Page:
Sharing is a fundamental social skill that is developed in childhood and lasts long into our lives. Not every child will have the same inclination to share, and that’s alright! No matter your child’s disposition, sharing can be taught. But what does healthy sharing look like? Here are some useful tips for helping children learn to share.
Show Respect and Empathy
At the root of sharing is respect. One must respect another person’s feelings, space, and belongings. According to the American Academy of Pediatrics, at around three-and-a-half, children begin to understand the concept of sharing. (The groundwork for teaching children about sharing can be laid for children as young as two.)
Developmentally, toddlers process their own wants and needs ahead of the wants and needs of others. This often makes sharing a strenuous and anxiety-inducing free-for-all as no one wants to be left out or left behind. Empathize with your child and talk to them about being conscious of other people’s feelings to ensure everyone has a good time.
Model Positive Behaviors
One way children learn is through examples: watching your behaviors will set a foundation for the way they interact with others. Demonstrate effective, respectful communication for your child. For example, to your partner or parent, say, “Of course you can borrow my big cooking dish! Could you please return it to me by Tuesday?” Firsthand examples of polite communication as both a borrower and lender will underscore the importance of respect.
When you borrow an item from a friend or loved one, make sure to return it better than you found it: wash it, for example. And always say thank you!
By modeling positive behaviors, you will inspire your child’s own actions. Let your little copycat take note of the way you navigate lending to and borrowing from your partner, parents, neighbors, friends, etc. They will see it is nothing to worry over!
Establish Rules and Boundaries
Ground rules will make the process of sharing feel not so scary. Helping children feel secure in sharing situations will give them comfort in being both a borrower and a lender. Create a plan if there is a forthcoming playdate and your child doesn’t like to share a certain toy. Set the toy aside before the playdate and talk with your child about letting a friend take a turn with the toy.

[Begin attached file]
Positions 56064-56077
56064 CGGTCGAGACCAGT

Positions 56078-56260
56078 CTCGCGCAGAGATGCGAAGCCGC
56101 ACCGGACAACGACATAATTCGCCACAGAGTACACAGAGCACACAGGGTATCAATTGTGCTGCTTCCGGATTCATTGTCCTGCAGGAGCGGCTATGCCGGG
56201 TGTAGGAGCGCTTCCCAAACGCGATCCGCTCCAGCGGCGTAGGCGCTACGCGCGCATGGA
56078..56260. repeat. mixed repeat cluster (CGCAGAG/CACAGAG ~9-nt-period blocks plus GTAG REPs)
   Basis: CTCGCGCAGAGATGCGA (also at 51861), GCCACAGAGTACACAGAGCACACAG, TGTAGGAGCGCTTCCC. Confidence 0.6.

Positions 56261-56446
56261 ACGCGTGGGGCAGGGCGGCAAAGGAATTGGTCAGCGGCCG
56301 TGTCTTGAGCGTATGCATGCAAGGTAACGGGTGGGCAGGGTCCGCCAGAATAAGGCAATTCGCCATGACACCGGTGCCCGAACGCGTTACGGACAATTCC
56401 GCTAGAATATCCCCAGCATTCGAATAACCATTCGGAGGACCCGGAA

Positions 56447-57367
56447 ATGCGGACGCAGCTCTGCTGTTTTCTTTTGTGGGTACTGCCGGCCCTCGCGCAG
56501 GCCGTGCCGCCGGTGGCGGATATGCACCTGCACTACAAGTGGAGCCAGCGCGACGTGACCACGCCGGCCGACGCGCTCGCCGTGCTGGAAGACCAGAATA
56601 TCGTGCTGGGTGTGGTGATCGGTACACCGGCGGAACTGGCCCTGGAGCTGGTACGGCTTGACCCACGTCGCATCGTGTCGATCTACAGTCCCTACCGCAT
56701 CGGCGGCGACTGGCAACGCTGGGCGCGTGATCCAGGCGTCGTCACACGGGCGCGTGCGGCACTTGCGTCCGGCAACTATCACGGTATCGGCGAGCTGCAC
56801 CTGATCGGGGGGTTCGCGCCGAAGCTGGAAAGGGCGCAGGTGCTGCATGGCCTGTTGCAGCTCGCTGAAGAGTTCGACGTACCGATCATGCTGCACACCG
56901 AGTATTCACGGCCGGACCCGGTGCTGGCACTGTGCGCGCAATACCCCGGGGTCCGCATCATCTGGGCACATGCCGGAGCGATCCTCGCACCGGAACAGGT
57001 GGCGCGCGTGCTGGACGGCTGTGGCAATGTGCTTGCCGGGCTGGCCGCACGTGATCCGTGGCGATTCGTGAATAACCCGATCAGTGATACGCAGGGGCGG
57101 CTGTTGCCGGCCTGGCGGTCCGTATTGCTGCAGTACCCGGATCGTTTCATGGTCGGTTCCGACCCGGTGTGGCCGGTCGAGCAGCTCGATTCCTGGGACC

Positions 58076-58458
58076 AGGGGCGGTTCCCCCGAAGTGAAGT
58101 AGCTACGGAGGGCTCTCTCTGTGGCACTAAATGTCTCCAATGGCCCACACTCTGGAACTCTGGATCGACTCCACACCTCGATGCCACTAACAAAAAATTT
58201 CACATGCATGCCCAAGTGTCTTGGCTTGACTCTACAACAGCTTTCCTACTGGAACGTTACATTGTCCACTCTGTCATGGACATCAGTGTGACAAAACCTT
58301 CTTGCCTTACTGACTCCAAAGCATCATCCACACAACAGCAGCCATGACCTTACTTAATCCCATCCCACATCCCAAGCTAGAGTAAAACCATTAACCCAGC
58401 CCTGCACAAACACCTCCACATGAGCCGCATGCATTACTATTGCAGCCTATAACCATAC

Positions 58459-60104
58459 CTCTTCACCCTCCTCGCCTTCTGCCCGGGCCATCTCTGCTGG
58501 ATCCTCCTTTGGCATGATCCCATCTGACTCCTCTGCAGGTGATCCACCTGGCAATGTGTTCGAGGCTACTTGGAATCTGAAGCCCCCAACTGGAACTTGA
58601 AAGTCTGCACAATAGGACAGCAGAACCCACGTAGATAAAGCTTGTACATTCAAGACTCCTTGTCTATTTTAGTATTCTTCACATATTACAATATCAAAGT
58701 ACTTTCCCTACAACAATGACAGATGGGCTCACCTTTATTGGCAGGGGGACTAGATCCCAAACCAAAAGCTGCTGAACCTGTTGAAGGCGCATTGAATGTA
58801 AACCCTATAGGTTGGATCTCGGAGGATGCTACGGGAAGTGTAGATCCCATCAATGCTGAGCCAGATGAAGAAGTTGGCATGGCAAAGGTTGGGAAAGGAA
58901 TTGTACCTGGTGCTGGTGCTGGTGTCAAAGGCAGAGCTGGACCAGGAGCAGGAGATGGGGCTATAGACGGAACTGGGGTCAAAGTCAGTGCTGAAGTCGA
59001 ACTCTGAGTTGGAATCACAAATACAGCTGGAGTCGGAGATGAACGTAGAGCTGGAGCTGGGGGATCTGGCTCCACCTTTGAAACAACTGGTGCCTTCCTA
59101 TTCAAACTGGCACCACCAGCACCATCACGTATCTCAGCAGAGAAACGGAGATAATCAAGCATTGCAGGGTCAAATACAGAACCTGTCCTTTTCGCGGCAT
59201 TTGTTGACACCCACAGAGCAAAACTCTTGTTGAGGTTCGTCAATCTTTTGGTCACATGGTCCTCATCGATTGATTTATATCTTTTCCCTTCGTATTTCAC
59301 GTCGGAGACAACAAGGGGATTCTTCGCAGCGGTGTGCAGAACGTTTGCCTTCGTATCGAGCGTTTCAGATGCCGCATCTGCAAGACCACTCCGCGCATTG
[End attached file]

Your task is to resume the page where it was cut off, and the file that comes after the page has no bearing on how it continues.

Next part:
Sharing is also an early form of establishing boundaries. Let your child know they are allowed to set “terms” on how they share. If your child is resistant to lending a sibling or peer their favorite teddy, show them it is okay to offer an alternative option. For instance, your child might say, “This stuffed animal is my favorite. Would you be okay with this one?” If the alternative is not desired, your child’s next step can be to say, “Okay, but I’d like to have my stuffed animal back in ten minutes [or a time they feel comfortable with].” Letting your child know that time limits and other ground rules are okay for sharing will help ease their anxieties; it will eventually become second nature.
When children feel anxious about sharing they may use mean words or brash actions, such as grabbing or bartering. Intervene immediately if you observe these behaviors in your child’s interactions with siblings or peers. Take a mindful moment with them to just breathe, resettle, and talk about the benefits of sharing with others.
Consume Good Content
Reading and consuming content that illustrates good sharing is another vital step in fostering this lifelong skill. At this age, looking to literary role models is a good step in presenting the idea of sharing to your little one! When you notice an example of good sharing in a film or TV show, point it out to your child. Having onscreen role models and strong media examples of sharing will give your child confidence in their own sharing experiences.
Sharing is a form of love: we share with others in order to continue fostering genuine connections. Your child will benefit from good sharing skills, now and in the future.